The crisis within a crisis is emblematic of an administration that has often mocked or ignored the coronavirus guidance of its own medical experts. In this case, the failure to move swiftly potentially jeopardized the health of their own supporters and those close to them, who might fall ill and unwittingly spread the infection to others.

The Centers for Disease Control and Prevention had a contact tracing team ready to go, according to multiple sources, but had not been asked to mobilize, even though White House physician Sean Conley said at a press briefing that his team was working with the agency.

Conley also said he was coordinating with local health agencies, but officials in Minnesota, Ohio and New Jersey, where Trump held events in recent days, said they haven’t heard from the White House and are racing largely on their own to find people potentially exposed to the virus.

White House spokesman Judd Deere said any positive test result on the complex is taken seriously and contact tracing is underway.

“The White House has plans and procedures in place that incorporate current CDC guidelines and best practices for limiting covid-19 exposure and has established a robust contact tracing program,” Deere said.

A CDC epidemiologist is detailed to the White House and additional assistance from the CDC will be requested “if necessary,” said an official who spoke on the condition of anonymity to discuss internal plans.

Numerous guests at the crowded Sept. 26 Rose Garden event at which Trump introduced Amy Coney Barrett as his high court nominee said they have not been contacted by anyone at the White House.

Prominent conservative leader Michael Farris interacted there with Sen. Mike Lee (R-Utah), who has tested positive for coronavirus, just before Lee gave two other people hugs. A video of Farris, who did not wear a mask, shows him scratching his nose after interacting with Lee. Farris said he is awaiting results of a test that will take another day to get results back, but he said he feels fine.

“There’s nothing fail-safe about any protocol, so I’m not upset,” Farris said.

One man who was pictured mingling in the front rows of the Rose Garden event, who spoke on the condition of anonymity to discuss private medical details, said he heard from no one from the government but his doctor had emailed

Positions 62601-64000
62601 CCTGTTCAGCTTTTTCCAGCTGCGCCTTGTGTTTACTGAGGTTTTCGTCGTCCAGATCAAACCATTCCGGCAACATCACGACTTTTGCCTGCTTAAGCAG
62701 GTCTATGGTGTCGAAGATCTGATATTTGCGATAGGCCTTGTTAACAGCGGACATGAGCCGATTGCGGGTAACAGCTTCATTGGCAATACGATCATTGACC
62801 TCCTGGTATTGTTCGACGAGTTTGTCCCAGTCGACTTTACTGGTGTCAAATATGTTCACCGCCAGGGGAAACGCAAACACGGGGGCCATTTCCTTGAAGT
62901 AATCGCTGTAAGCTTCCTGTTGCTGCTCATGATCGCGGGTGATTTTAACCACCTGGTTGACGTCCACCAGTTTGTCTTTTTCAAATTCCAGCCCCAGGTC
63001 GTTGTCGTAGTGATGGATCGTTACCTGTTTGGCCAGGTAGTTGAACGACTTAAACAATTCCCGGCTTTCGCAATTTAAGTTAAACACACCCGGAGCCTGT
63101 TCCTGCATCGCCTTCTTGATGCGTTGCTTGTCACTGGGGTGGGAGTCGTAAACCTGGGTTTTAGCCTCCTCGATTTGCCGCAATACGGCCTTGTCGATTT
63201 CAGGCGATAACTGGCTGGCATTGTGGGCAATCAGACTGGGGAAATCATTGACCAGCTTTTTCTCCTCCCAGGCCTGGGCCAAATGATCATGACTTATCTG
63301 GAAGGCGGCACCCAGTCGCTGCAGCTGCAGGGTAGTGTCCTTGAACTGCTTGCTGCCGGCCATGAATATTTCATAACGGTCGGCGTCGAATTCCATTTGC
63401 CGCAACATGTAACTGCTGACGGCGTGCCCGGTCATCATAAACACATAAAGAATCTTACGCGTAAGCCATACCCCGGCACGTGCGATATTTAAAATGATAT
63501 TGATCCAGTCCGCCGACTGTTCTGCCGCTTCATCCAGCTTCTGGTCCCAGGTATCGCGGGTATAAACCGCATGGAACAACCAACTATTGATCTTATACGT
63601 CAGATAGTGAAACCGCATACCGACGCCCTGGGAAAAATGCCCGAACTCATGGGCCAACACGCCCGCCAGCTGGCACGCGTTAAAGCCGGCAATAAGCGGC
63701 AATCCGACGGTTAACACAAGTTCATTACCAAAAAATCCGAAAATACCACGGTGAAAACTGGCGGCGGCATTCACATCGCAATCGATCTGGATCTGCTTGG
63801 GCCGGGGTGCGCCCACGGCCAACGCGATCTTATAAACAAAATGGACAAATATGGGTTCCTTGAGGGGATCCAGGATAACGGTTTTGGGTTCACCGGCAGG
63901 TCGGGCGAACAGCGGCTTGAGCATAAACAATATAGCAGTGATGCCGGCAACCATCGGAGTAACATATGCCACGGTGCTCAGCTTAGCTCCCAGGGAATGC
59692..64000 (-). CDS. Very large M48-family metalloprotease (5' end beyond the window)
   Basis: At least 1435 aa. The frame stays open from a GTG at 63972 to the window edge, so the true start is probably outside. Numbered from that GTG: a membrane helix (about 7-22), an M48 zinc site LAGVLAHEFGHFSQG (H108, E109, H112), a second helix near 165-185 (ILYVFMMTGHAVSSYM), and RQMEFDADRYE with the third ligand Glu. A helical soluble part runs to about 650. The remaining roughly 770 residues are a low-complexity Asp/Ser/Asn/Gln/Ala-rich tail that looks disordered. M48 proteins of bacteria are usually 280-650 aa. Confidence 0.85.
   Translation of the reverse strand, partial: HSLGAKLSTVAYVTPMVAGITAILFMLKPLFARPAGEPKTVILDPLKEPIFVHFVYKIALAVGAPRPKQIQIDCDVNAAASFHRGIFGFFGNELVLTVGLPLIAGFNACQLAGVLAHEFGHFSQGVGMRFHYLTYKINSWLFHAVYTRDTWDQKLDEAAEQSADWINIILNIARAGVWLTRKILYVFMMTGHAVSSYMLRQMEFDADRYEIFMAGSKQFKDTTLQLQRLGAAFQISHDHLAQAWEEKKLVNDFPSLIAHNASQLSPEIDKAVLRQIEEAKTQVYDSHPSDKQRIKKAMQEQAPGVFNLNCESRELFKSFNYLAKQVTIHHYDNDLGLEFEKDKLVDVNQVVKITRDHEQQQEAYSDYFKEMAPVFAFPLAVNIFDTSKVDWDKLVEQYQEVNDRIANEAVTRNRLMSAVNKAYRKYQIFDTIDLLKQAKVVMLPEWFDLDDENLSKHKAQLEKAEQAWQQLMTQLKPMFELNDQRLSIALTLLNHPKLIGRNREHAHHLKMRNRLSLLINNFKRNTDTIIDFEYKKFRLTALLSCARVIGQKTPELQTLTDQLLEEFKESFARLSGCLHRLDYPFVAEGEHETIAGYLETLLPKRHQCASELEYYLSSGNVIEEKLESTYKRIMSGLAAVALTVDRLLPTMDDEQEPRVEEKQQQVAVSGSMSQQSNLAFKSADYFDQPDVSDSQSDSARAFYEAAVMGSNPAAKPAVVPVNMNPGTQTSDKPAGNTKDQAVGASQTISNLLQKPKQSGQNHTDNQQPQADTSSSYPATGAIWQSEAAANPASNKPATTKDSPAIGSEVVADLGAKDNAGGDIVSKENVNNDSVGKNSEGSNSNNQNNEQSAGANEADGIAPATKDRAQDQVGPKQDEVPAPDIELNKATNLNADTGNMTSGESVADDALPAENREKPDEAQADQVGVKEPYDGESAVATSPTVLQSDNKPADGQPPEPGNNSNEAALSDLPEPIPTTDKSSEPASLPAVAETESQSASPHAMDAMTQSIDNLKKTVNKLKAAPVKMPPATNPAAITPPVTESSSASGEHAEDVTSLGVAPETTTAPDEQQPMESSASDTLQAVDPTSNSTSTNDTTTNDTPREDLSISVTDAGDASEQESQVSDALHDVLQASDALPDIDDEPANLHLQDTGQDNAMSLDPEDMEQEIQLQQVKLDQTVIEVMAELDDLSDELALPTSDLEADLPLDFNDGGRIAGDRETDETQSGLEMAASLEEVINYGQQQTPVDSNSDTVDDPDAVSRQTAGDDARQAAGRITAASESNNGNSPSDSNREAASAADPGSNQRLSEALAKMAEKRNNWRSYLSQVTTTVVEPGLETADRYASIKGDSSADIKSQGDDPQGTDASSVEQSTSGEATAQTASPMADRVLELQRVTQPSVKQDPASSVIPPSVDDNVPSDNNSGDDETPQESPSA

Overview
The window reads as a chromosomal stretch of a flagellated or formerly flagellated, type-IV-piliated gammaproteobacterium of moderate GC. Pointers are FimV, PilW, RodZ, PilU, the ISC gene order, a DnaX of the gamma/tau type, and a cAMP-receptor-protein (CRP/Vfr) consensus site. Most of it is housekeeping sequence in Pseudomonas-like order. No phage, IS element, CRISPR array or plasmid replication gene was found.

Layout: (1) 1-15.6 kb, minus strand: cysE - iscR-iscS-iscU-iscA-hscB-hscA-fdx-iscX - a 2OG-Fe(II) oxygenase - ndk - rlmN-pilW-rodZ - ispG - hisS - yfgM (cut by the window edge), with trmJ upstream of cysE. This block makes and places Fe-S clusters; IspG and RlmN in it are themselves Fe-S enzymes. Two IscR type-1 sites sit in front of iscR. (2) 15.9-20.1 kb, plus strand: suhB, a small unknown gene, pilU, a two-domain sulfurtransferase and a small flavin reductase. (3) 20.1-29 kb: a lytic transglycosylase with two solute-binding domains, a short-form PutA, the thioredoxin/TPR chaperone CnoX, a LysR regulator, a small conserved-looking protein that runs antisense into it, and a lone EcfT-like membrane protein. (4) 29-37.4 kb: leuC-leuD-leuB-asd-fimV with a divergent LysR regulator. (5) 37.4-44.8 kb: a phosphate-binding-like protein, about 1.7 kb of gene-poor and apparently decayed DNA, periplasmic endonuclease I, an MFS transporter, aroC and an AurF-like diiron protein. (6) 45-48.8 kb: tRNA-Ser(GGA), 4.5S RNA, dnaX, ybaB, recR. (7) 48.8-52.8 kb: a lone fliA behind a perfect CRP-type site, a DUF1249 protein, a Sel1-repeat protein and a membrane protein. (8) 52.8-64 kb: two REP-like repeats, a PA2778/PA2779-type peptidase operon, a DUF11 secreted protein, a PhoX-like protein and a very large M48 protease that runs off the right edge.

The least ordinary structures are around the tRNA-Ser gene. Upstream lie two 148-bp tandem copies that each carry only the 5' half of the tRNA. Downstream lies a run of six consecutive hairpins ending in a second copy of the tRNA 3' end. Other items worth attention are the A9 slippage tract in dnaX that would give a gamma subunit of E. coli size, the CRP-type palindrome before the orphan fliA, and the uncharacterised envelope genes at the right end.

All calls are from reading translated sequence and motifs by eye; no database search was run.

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White House initiated contact tracing after aide tested positive: spokeswoman

WASHINGTON (Reuters) – Contact tracing was put into place at the White House immediately after Trump aide Hope Hicks tested positive for coronavirus, White House press secretary Kayleigh McEnany said on Friday.

FILE PHOTO: White House Press Secretary Kayleigh McEnany speaks in the Briefing Room of the White House in Washington, U.S., October 1, 2020. REUTERS/Joshua Roberts

“Immediately there was contact tracing that was put into place and all of the necessary procedures,” McEnany said without elaborating on when Hicks received her positive result.

She said Trump got his positive result on Thursday night and “within an hour, we put out that information to the American people.”

In separate remarks to reporters, McEnany said it was considered safe for Trump to travel to his resort in Bedminster, New Jersey, for a private fundraiser on Thursday.

“It was deemed safe for the president to go. He socially distanced, it was an outdoor event and it was deemed safe by White House operations for him to attend that event,” she said.

She also told reporters she was not aware that Hicks had tested positive when she held a briefing at the White House on Thursday morning.

Trump did not participate in the one item remaining on his schedule on Friday, but McEnany said he had telephone calls with Senate Majority Leader Mitch McConnell and Senate Judiciary Committee Chairman Lindsey Graham. She said he discussed emergency declarations and the coronavirus stimulus package with Chief of Staff Mark Meadows.